Frederick Douglass and Beyond
Community conversations about race and racism.
Frederick Douglass and Beyond
Please note: Vermont Humanities is currently focusing on contemporary issues of race and racism in the United States. Read our statement on the death of George Floyd and browse our growing list of opportunities to help.
While Frederick Douglass and his writings remain an important part of the history of race and racism in the United States, we will no longer be sponsoring stand-alone “Reading Frederick Douglass” programs as we have done over the last five years. Community feedback demonstrates that Vermonters are ready to go deeper and want to engage in change-making conversations about the impact of racism on Black communities and communities of color, both in Vermont and across the United States.
While reading Frederick Douglass’ work is a powerful experience for many, it can only be one piece of the long overdue conversations that our communities need to have. We hope that we can be a positive contributor to the conversation. Please visit our digital programs page to see the latest programming or browse the list below of recent virtual programs addressing these themes.
We thank you for your engagement.
The day after the verdict in the George Floyd murder trial was announced, the Center for Whole Communities in Burlington hosted a discussion between Senator Ram and Delma Jackson, the co-host of the Dive-In-Justice podcast.
Dr. Laura Jiménez joins Vermont State Librarian Jason Broughton to examine ways to lead effective discussions centered on diversity and antiracism.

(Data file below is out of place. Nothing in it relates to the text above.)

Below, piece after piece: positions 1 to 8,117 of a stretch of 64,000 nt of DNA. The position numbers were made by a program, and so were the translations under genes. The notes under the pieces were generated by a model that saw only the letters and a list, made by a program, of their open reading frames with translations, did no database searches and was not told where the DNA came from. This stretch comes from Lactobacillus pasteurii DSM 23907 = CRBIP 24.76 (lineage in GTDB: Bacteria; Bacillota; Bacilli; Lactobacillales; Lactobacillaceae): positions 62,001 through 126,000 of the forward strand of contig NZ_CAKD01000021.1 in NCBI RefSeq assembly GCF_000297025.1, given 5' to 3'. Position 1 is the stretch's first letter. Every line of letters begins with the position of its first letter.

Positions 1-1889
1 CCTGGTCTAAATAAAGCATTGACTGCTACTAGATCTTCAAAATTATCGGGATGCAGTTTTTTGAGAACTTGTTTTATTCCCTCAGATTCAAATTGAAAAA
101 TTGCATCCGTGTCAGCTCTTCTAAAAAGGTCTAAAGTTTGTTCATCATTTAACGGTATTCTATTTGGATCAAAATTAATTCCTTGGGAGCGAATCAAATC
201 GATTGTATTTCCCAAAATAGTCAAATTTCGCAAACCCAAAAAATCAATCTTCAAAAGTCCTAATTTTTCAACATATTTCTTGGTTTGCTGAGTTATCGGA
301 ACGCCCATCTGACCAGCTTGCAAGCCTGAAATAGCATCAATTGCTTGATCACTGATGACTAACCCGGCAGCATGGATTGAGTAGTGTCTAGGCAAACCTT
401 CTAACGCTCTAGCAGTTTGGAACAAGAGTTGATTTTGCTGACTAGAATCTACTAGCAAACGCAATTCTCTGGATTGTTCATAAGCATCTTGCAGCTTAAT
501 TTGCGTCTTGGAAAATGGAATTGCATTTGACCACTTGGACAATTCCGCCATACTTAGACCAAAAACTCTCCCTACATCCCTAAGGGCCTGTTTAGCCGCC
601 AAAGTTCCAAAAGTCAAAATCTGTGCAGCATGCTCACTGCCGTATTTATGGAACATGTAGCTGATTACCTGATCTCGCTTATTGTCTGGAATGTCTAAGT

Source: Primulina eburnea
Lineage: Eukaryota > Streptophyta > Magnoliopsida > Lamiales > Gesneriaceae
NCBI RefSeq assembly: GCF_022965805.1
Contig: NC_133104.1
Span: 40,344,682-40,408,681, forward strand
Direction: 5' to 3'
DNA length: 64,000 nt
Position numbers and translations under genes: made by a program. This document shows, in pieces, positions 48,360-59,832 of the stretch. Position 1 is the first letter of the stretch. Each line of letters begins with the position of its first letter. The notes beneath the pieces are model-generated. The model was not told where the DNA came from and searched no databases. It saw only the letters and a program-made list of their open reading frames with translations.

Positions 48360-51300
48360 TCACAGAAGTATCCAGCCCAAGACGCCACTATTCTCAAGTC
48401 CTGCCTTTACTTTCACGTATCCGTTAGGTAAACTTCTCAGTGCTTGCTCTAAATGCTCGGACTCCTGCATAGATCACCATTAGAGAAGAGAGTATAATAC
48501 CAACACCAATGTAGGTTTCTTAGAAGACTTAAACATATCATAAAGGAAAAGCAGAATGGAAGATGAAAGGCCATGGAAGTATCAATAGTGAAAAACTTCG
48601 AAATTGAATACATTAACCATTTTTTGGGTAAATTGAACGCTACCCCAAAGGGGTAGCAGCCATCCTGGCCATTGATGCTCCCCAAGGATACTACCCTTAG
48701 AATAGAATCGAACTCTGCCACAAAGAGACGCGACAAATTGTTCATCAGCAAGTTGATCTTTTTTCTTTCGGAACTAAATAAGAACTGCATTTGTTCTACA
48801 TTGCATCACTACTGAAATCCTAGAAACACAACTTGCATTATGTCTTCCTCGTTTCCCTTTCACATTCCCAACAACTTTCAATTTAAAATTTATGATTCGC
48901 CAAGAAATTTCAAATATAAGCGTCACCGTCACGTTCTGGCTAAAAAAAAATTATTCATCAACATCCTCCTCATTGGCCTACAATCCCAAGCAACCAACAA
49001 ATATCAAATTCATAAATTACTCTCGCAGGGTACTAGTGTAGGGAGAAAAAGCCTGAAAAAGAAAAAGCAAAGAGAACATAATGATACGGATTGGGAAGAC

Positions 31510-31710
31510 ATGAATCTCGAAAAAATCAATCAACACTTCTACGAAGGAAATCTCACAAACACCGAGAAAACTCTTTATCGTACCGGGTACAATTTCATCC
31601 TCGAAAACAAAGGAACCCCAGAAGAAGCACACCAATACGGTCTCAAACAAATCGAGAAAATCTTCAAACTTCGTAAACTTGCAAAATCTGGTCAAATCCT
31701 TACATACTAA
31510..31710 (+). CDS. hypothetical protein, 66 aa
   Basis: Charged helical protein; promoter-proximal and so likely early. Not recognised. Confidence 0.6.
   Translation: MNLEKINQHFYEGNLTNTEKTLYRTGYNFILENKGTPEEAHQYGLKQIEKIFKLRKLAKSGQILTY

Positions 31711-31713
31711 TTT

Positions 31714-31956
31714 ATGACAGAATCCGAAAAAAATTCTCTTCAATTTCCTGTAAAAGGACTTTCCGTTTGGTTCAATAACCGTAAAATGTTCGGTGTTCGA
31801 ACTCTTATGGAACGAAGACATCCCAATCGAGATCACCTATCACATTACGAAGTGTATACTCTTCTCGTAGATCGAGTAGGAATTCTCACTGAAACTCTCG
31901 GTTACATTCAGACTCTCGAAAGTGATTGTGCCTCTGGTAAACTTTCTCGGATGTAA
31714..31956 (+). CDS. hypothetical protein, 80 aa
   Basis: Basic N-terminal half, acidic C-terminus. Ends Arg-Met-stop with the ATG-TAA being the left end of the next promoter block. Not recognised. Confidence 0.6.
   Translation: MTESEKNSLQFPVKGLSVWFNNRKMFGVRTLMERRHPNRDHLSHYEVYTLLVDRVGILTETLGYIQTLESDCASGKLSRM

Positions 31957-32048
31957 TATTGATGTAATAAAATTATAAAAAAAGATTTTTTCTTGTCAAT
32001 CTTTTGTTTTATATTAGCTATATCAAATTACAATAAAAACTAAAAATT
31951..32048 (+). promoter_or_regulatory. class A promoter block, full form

Tim Wise, one of the leading anti-racist writers and educators in the country, gave a stirring keynote presentation at the St. Joseph’s Cathedral in Burlington for a ceremony remembering the life of Dr. Martin Luther King, Jr.
As monuments come down across the US, some decry that history is being erased. But what (and whose) history do monuments contain? Using several American and European monuments as examples, UVM Art History professor Kelley Di Dio explores why, when, and by whom these monuments were made, and considers what should be done with them.
In response to the murders of Breonna Taylor, George Floyd, and Ahmaud Arbery, Dr. Matthew Evan Taylor from Middlebury College created a musical composition. This video features selections from that recording as Dr. Taylor discusses his journey towards using music as an avenue for advocacy and activism.
Amherst College psychology professor Catherine Sanderson examines the factors that lead most of us to stay silent in the face of bad behavior, and how this tendency to stay silent allows such acts to continue.
Video: Rajnii Eddins shares his poetry and discusses how our stories can be used to confront racism and other injustices, affirm diversity and equity, and initiate community dialogue.
Video: Join Jarvis Green, producing artistic director at JAG Productions, as he leads a discussion with poet Major Jackson, choreographer Felicia Swoope, and writer Desmond Peeples about being Black culture bearers in Vermont during this time of protest and pandemic.
Video: a conversation on the condition of Black theatre during a time of death, betrayal, and global pandemic. Jarvis Green, producing artistic director at JAG Productions, leads a discussion with award-winning playwrights Keelay Gipson and Stacey Rose.
Video: Drawing from his documentary film “Man on Fire,” Middlebury professor James Sanchez discusses the rhetoric of white supremacy and suggests ways communities might address bigotry.